Vermont Attorney General Issues Guidance on Data Broker Regulation

Written By ESR News Blog Editor Thomas Ahearn

On January 1, 2019, the Vermont Data Broker Regulation (Act 171) took effect and requires, among other things, that data brokers register with the Vermont Secretary State and protect the personally identifiable information (PII) of Vermont residents.

Vermont Data Broker Regulation

In December of 2018, the Vermont Attorney General issued guidance on the Data Broker Regulation to help address questions on process and scope. The guidance is not legal advice but is intended to assist data brokers affected by this regulation and help them comply with the law.

The Vermont Data Broker Regulation requires data brokers to register with the Secretary of State annually and maintain certain minimum data security standards. The deadline for registering is January 31, 2019, and the registration can be completed on the Secretary of State’s website.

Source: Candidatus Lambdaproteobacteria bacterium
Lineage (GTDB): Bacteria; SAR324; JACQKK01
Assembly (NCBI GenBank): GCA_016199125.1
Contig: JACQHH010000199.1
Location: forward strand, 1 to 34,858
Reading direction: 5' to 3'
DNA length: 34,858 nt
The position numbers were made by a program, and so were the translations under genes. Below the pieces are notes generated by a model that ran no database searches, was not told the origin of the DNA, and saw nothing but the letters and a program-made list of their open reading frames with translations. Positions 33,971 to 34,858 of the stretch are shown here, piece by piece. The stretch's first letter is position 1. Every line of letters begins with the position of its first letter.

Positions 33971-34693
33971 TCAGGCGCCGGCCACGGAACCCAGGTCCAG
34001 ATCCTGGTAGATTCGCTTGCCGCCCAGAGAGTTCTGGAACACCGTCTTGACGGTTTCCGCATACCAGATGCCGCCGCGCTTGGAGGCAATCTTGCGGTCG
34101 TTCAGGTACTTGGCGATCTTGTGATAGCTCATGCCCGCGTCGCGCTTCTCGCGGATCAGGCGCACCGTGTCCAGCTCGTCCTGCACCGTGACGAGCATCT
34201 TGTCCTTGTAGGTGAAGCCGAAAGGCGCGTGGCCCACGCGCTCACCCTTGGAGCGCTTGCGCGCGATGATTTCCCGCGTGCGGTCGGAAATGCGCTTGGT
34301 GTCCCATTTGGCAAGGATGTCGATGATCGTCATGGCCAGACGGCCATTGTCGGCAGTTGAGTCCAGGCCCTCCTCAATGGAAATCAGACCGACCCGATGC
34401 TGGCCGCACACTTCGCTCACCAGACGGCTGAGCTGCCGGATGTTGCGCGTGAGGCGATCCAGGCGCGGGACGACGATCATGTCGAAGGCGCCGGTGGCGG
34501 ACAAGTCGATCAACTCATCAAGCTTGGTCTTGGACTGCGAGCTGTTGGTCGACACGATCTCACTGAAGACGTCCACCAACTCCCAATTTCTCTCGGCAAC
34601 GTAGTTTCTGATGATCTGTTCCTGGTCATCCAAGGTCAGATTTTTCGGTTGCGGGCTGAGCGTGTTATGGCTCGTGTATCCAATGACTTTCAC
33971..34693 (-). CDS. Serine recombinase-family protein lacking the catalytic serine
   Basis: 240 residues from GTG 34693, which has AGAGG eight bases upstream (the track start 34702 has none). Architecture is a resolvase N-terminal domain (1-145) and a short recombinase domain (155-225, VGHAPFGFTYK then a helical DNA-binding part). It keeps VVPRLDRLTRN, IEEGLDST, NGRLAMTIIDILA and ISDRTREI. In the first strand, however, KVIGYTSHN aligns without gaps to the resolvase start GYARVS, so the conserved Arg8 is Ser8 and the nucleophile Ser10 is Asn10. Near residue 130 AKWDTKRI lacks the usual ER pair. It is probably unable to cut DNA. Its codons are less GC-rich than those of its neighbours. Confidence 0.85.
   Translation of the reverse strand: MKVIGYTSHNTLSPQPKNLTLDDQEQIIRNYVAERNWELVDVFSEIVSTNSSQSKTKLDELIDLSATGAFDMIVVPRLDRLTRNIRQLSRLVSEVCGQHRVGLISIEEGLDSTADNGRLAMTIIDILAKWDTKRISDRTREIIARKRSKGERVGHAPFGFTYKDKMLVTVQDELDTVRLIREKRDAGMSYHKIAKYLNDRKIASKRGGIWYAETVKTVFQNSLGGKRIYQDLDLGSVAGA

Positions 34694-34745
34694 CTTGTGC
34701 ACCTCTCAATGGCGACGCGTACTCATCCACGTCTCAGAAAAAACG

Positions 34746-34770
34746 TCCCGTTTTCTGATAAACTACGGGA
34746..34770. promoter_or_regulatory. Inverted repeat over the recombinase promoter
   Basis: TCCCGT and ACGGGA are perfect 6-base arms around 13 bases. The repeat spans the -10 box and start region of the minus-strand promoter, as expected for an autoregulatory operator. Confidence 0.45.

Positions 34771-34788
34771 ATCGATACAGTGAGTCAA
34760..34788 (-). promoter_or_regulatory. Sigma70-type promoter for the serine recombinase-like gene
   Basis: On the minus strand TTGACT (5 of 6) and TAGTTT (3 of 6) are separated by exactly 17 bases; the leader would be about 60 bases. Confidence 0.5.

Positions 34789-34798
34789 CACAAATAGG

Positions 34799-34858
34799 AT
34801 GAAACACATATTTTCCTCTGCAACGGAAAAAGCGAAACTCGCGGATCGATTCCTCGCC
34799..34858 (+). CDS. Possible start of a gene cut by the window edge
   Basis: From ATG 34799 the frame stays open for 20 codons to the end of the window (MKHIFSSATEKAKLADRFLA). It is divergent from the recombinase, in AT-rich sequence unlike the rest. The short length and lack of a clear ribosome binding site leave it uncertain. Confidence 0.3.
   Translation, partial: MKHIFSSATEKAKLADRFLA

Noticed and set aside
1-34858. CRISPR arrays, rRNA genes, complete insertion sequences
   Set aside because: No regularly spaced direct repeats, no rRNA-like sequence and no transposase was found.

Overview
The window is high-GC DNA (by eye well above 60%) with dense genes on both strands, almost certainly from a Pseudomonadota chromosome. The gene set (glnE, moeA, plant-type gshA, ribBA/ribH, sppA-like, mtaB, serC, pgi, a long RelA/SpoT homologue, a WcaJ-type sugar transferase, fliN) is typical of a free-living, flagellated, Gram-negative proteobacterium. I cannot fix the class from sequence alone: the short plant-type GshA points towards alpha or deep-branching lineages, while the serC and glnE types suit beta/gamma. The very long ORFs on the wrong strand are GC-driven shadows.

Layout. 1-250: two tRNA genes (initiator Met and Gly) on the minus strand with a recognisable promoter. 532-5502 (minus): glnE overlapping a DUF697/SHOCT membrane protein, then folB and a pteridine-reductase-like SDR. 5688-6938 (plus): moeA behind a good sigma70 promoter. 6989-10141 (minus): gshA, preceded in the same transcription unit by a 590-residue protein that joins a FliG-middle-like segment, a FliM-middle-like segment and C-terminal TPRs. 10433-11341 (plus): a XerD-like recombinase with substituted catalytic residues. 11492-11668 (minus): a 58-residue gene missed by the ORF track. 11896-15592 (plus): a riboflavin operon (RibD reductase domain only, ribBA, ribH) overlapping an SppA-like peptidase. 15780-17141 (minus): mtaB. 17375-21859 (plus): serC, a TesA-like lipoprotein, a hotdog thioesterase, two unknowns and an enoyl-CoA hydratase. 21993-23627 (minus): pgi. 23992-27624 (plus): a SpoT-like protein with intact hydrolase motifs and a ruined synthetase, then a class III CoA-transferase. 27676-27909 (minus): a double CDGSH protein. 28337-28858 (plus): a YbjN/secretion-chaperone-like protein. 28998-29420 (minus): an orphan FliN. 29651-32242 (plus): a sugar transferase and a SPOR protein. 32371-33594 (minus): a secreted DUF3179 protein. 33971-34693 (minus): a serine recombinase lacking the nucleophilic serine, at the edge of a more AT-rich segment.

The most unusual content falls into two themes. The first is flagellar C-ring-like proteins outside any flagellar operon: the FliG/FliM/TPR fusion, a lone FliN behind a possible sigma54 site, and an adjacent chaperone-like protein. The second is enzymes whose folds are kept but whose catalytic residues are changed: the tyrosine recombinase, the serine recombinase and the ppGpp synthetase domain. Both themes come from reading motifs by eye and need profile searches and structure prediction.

A copy of the registration form is also attached to the guidance on the Vermont Data Broker Regulation and may be completed and delivered by mail or in person to: Vermont Secretary of State, Corporations Division, 128 State Street, Montpelier, Vermont 05633-1104.

The Regulation defines a “data broker” as being in “the business of aggregating and selling data about consumers with whom the business does not have a direct relationship.” Businesses unsure whether they are data brokers should view the guidance or contact the Attorney General.

The Federal Trade Commission (FTC) – America’s chief privacy policy and enforcement agency – regulates data brokers in the United States. In April of 2012, the FTC issued a report containing recommendations regarding data brokers and use of personal data.

In June of 2012, the FTC fined a data broker $800,000 in the first FTC case to address the sale of Internet and social media data in the employment screening context. The FTC found the data broker did not take steps to protect consumers as required under the Fair Credit Reporting Act (FCRA).

In April of 2014, two data brokers agreed to settle FTC charges that they violated the FCRA by providing reports about consumers without taking reasonable steps to make sure that they were accurate or that their users had a permissible reason to have those reports.

In May of 2014, the FTC issued a report examining data brokers that claimed data brokers operated with a fundamental lack of transparency and recommended Congress consider enacting legislation to make data broker practices more visible to consumers.

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